Careers rarely develop the way we plan them. Our career path often takes many twists and turns, with particular events, choices and people influencing our direction.

We asked Jason Ruane from Intel to give some advice for people considering this job:

 

Jason Ruane

Computer Programmer

Intel

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  Jason Ruane

Possibly useful qualities/interests:

A predisposition towards technical problems, such as puzzles or machinery. An interest in the nature of how things work, such as the desire to disassemble machinery/gadgetry to unlock its inner workings.

An inventive side; one who uses the parts of other gadgets, to make a new personalised gadget. Interested in high tech gear: gadgetry of all forms.

A capacity to learn processes for oneself e.g. seeing a puzzle solved and then repeating it.

Skills: Technical subjects such as Maths or electronics. Programming is very accessible to anyone with a basic home PC and some internet connection so try it out and see if you like it.

Values: If you value the solving of an intricate, convoluted problem, for it's own sake and find that rewarding, then any engineering job will come easily.

Education: Firm basis in Maths and the sciences. People are hired into engineering positions here from backgrounds such as science and computing primarily.

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Realist 
Realists are usually interested in 'things' - such as buildings, mechanics, equipment, tools, electronics etc. Their primary focus is dealing with these - as in building, fixing, operating or designing them. Involvement in these areas leads to high manual skills, or a fine aptitude for practical design - as found in the various forms of engineering.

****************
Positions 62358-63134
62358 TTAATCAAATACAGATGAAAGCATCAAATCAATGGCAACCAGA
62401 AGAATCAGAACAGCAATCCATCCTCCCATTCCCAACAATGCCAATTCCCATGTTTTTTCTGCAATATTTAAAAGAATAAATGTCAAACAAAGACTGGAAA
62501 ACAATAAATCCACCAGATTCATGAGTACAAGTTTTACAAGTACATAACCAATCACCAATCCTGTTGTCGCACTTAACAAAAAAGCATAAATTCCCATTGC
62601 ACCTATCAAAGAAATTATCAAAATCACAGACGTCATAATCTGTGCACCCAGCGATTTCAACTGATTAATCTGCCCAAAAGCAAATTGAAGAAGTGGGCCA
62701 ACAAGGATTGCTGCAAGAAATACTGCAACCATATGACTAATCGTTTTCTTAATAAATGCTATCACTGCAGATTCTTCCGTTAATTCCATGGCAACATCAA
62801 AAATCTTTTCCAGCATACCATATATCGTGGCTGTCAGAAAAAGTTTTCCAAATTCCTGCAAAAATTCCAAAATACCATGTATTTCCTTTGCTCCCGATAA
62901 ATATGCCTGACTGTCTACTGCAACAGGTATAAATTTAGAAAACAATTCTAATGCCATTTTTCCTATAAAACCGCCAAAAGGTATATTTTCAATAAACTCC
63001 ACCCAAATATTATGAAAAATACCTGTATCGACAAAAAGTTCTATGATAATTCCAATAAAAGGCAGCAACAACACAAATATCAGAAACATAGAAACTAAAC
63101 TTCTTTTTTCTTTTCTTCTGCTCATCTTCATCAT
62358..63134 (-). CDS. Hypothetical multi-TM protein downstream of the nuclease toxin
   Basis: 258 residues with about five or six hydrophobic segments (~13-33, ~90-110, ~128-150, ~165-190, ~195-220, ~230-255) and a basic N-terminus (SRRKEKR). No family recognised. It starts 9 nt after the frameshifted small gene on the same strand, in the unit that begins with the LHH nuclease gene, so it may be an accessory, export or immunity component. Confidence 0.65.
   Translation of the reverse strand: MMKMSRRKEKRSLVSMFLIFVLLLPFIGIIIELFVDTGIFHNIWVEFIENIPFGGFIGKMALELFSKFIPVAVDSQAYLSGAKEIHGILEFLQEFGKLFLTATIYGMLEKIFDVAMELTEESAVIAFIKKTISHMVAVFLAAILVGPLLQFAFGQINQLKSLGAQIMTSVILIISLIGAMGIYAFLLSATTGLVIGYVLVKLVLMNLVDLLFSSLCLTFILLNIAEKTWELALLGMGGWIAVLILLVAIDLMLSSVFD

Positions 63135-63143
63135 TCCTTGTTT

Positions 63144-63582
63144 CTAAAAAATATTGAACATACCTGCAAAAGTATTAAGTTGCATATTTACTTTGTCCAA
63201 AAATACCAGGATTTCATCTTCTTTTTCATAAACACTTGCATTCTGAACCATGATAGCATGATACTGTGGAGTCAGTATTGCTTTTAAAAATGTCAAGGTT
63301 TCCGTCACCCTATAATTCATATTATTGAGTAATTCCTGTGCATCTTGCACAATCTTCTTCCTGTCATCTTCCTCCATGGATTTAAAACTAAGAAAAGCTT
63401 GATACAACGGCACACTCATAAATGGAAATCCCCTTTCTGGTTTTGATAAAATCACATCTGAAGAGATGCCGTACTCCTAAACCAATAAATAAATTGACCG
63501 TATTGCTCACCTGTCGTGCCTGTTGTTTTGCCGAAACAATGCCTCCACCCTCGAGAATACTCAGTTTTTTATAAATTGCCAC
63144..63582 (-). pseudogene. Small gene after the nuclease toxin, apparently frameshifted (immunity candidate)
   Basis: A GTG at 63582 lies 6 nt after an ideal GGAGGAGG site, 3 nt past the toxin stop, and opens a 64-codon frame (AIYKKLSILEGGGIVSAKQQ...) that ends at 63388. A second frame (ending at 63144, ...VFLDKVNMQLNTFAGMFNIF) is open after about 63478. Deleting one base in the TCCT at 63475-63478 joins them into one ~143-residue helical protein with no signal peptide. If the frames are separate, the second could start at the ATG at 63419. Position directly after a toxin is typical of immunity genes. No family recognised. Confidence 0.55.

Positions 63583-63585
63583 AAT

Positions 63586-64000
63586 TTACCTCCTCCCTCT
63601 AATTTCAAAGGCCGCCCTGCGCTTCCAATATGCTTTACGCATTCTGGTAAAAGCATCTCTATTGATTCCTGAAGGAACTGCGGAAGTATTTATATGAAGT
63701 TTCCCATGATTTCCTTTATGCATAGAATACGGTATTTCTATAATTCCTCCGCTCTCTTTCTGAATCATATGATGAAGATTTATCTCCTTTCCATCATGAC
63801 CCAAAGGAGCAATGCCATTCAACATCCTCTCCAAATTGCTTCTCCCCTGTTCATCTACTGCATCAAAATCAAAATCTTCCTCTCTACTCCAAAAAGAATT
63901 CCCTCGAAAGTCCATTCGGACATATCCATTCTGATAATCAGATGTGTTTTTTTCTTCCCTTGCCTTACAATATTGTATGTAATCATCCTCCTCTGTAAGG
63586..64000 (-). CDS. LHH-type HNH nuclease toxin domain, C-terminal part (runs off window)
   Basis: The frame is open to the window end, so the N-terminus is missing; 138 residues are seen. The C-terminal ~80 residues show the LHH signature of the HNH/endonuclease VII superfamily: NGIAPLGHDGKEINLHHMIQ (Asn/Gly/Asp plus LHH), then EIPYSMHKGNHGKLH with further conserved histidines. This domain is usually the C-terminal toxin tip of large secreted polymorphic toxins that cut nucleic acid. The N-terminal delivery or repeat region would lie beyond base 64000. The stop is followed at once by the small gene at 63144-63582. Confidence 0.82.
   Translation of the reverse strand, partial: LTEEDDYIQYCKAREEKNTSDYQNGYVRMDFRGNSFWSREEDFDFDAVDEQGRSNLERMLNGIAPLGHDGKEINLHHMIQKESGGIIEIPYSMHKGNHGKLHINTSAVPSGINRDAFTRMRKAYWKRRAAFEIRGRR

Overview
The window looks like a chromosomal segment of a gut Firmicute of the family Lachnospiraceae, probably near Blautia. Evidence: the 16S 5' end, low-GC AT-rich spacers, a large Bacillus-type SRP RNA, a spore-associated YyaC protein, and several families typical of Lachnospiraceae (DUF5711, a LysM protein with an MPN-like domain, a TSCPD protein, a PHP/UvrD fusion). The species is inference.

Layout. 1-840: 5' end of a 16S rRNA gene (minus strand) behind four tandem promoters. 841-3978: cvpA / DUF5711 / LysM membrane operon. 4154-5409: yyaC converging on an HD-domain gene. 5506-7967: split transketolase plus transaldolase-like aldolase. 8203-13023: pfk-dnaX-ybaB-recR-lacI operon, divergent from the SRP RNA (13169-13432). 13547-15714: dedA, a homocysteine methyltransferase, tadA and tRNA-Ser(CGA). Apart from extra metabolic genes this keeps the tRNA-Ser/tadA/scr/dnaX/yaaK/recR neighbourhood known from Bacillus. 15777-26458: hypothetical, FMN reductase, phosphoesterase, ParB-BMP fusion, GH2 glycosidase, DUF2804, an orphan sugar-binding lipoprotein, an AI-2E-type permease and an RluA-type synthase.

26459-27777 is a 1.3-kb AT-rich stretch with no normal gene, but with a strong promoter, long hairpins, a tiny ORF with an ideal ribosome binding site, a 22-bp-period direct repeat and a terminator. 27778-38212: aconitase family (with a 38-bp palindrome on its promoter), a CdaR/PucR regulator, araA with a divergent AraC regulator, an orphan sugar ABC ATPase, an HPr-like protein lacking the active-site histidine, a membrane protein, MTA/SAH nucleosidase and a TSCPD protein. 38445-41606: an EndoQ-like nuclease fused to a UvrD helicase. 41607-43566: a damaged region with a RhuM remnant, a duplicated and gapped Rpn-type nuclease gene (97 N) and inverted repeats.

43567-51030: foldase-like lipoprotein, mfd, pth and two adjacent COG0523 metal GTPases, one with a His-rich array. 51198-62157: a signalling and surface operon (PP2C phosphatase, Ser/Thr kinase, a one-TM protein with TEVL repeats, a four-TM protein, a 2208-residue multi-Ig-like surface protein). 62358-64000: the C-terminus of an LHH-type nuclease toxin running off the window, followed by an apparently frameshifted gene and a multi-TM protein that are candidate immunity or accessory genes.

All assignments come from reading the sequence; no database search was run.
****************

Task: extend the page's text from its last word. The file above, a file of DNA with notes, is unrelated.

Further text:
Realists like to find practical solutions to problems using tools, technology and skilled work. Realists usually prefer to be active in their work environment, often do most of their work alone, and enjoy taking decisive action with a minimum amount of discussion and paperwork.
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Dublin City University


Dublin City University - Profile

Dublin City University

Transition Year Open Day

Transition year, it’s a chance to find out what interests you, what excites you and what inspires you. Above all, it’s a chance to explore. Our TY Open Day will give you a brief introduction to the courses offered in DCU presented by DCU students. Some of the topics that will be covered include:

• What’s it really like being a student in DCU

• Where will this course take me

• How many hours are spent in lectures and tutorials

• What’s an assignment

• How will I manage study and have a good time

• Aiming high and what to do to get there

There will also be representatives from HEAR, DARE, Academic and Sport Scholarships giving you the chance to find out alternative admission routes to DCU. We will let you know about the benefits of getting involved in Club and Society life – the heart and soul of DCU!

You can take a campus tour to visit some of the places you might be in a couple of years and throughout the day you can chat to DCU students and staff – they would love to answer any question you may have.

If you need more information, email: colette.obeirne@dcu.ie

To register your place, CLICK HERE.

This is a DCU Glasnevin Campus event only and there will be presentations and information available on the DCU Institute of Education courses.

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